A total of 152 fires have been contained since they started burning last Wednesday in Turkey, according to the country’s agriculture and forestry minister.
Efforts continue to put out the 11 remaining blazes.
There were 163 fires that have erupted in 38 provinces since July 28, Bekir Pakdemirli told a news conference in the Marmaris district in southern Turkey. He was accompanied by Interior Minister Suleyman Soylu.
Pakdemirli said 16 airplanes, nine UAVs, 51 helicopters, one unmanned aerial helicopter, 805 water tankers, and 5,200 personnel are battling the blazes.
He pledged support to victims and said 2,219 farmers in five provinces, 18 districts and 78 villages have been affected.
Pakdemirli said Marmaris saw record high temperature of 45.5 degrees Celsius (113.9 F). “The previous record was 45.2° [113.36 F] on July 7, 1988,” he said.
Regarding ongoing fires in Antalya’s Manavgat district, he said: “We received some good news from the west side of Manavgat. Our teams have taken some risks. It's heading towards a good point.”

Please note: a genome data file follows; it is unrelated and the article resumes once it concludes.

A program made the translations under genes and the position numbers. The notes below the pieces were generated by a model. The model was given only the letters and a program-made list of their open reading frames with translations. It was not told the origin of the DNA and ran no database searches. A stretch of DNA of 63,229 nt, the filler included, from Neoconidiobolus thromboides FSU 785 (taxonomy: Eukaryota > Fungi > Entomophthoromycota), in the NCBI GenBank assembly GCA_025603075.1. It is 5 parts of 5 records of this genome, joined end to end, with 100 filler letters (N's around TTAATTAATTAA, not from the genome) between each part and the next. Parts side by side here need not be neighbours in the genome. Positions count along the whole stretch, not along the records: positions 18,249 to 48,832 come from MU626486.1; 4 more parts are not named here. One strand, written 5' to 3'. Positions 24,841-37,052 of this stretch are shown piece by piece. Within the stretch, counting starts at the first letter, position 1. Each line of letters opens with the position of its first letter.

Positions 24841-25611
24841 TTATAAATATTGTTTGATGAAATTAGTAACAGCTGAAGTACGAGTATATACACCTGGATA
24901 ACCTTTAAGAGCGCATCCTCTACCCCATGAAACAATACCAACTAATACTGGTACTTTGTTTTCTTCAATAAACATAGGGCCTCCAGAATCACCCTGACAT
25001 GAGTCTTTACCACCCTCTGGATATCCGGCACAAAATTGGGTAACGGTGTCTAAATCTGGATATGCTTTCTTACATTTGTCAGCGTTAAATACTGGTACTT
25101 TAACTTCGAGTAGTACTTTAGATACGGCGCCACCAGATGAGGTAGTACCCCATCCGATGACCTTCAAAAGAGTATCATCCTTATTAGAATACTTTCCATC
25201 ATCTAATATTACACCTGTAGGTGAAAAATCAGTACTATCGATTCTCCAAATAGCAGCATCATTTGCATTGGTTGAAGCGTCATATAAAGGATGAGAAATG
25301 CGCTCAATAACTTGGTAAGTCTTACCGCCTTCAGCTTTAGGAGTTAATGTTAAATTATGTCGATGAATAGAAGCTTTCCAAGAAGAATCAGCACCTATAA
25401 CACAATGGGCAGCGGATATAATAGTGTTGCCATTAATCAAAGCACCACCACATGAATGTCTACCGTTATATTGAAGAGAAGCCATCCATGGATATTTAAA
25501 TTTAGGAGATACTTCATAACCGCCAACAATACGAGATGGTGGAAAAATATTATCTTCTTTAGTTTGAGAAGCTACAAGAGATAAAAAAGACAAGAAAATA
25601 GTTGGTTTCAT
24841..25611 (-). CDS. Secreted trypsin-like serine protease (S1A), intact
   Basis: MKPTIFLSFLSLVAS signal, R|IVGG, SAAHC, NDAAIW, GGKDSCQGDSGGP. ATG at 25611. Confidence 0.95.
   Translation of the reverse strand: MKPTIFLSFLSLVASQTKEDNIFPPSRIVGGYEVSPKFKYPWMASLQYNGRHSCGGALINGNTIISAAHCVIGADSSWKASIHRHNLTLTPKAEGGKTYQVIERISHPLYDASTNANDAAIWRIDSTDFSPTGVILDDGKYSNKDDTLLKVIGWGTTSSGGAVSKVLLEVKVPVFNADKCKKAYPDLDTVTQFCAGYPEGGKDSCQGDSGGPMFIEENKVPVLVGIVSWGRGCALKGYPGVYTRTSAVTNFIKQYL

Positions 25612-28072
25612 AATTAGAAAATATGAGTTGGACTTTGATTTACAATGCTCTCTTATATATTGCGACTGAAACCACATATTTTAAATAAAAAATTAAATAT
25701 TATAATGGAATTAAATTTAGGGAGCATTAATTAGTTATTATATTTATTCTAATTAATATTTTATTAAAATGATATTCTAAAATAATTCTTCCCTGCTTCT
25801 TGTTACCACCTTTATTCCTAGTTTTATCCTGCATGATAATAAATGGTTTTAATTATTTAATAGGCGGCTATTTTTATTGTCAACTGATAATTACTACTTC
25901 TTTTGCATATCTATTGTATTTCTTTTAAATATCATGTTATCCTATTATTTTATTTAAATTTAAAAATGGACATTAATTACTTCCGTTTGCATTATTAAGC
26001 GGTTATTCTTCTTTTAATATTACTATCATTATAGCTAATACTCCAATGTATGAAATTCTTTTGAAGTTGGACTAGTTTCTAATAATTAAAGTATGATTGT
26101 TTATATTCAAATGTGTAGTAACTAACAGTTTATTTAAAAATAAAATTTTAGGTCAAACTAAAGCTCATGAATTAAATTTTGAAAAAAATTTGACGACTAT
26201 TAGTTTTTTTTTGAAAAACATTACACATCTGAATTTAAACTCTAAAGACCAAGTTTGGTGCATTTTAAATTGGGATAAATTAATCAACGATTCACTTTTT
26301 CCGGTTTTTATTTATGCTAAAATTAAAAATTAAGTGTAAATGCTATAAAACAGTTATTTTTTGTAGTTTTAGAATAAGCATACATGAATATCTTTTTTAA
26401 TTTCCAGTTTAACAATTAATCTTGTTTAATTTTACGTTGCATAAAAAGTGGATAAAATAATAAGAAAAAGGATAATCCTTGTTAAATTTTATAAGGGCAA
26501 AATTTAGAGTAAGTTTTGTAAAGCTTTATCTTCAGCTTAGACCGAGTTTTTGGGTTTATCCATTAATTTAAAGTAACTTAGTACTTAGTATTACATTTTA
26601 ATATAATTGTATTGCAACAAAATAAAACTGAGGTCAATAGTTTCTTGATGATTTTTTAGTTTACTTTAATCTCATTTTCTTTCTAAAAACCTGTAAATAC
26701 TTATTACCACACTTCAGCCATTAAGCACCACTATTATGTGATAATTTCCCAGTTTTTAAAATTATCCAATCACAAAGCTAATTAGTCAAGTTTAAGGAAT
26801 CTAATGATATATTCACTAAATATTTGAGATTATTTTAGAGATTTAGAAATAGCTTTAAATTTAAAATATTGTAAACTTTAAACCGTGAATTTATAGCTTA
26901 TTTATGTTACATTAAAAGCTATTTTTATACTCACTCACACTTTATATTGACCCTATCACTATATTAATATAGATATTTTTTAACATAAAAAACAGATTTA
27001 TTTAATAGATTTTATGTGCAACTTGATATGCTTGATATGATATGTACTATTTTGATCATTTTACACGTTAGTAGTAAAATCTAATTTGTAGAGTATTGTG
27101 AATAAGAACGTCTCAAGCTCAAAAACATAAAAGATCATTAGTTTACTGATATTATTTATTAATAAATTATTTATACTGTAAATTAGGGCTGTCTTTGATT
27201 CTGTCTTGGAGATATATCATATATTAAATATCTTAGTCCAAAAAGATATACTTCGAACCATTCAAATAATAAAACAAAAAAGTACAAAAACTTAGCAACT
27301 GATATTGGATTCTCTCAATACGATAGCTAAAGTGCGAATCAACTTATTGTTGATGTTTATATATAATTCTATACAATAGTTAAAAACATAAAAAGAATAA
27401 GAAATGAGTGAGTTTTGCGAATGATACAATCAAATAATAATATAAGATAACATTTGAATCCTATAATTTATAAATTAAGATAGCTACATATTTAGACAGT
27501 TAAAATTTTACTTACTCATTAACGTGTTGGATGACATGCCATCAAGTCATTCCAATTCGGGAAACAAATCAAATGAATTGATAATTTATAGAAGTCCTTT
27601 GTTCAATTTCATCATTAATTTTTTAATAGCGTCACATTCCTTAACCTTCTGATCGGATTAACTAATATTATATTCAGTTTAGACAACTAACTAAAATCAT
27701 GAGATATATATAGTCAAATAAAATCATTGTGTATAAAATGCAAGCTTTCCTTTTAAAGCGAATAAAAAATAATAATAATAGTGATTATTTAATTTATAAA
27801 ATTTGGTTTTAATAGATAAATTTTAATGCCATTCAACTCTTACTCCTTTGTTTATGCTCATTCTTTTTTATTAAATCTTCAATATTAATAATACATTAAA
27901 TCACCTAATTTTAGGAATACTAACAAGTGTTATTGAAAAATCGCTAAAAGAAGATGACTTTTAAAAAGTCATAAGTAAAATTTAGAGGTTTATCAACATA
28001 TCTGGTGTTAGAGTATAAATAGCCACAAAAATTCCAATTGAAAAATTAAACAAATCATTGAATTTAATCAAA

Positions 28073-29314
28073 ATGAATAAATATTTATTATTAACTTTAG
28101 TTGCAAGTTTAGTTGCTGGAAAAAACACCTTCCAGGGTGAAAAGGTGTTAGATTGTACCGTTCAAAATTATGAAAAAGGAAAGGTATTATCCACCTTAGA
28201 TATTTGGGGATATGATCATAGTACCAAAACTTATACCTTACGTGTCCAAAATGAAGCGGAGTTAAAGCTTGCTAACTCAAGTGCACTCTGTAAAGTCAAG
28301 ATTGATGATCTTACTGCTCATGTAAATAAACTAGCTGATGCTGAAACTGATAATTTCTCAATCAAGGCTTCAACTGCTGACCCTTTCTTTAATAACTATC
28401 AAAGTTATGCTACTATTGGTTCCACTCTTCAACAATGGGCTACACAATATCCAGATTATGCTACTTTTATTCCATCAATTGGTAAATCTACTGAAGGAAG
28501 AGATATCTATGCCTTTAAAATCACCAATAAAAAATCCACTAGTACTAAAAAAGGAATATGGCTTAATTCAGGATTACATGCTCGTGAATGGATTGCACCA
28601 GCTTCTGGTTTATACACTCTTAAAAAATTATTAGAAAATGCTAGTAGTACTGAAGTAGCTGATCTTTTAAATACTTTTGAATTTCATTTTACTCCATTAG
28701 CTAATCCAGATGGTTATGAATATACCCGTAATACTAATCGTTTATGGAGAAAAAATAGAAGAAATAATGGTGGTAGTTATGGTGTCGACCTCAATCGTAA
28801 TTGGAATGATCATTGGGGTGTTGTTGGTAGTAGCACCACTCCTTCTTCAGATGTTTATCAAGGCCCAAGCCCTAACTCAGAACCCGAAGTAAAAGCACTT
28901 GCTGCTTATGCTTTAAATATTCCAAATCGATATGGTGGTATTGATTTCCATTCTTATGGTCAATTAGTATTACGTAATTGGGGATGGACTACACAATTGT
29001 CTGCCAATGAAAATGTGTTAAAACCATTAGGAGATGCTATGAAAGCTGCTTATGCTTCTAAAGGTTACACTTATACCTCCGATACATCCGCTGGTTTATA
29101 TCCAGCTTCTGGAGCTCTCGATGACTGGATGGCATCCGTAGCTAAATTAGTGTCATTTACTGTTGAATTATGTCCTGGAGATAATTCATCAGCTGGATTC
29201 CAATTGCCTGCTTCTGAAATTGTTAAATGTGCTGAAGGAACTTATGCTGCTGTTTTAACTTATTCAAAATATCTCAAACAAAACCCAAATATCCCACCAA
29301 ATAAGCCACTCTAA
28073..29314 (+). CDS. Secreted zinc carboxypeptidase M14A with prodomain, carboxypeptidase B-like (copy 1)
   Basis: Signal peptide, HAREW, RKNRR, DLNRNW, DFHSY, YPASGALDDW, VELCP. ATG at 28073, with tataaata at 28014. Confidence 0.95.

Soylu said as many as 16,603 residents in 3,219 households in 28 neighborhoods have been evacuated because of the fires.
Over 6,500 personnel works in Antalya to stop fires
Separately, Turkey’s Foreign Minister Mevlut Cavusoglu, Environment and Urbanization Minister Murat Kurum and Transport and Infrastructure Minister Adil Karaismailoglu addressed a news conference in Manavgat district of Turkey’s Mediterranean province of Antalya.
In Antalya, Cavusoglu said over 6,500 personnel, eight aircraft, two UAVs, 30 helicopters, 456 water tenders, 426 construction machines and 172 fire brigade trucks, and 1,841 vehicles are working at full pace to bring the wildfires under control.
Kurum said Turkey will build 1,037 houses in the areas affected due to the fires by next summer.
A total of 47.5 million Turkish liras were sent to Antalya, and over 12 million Turkish liras distributed to 912 families as part of the damage assessments, he added.
At least eight people have also lost their lives in the wildfires./aa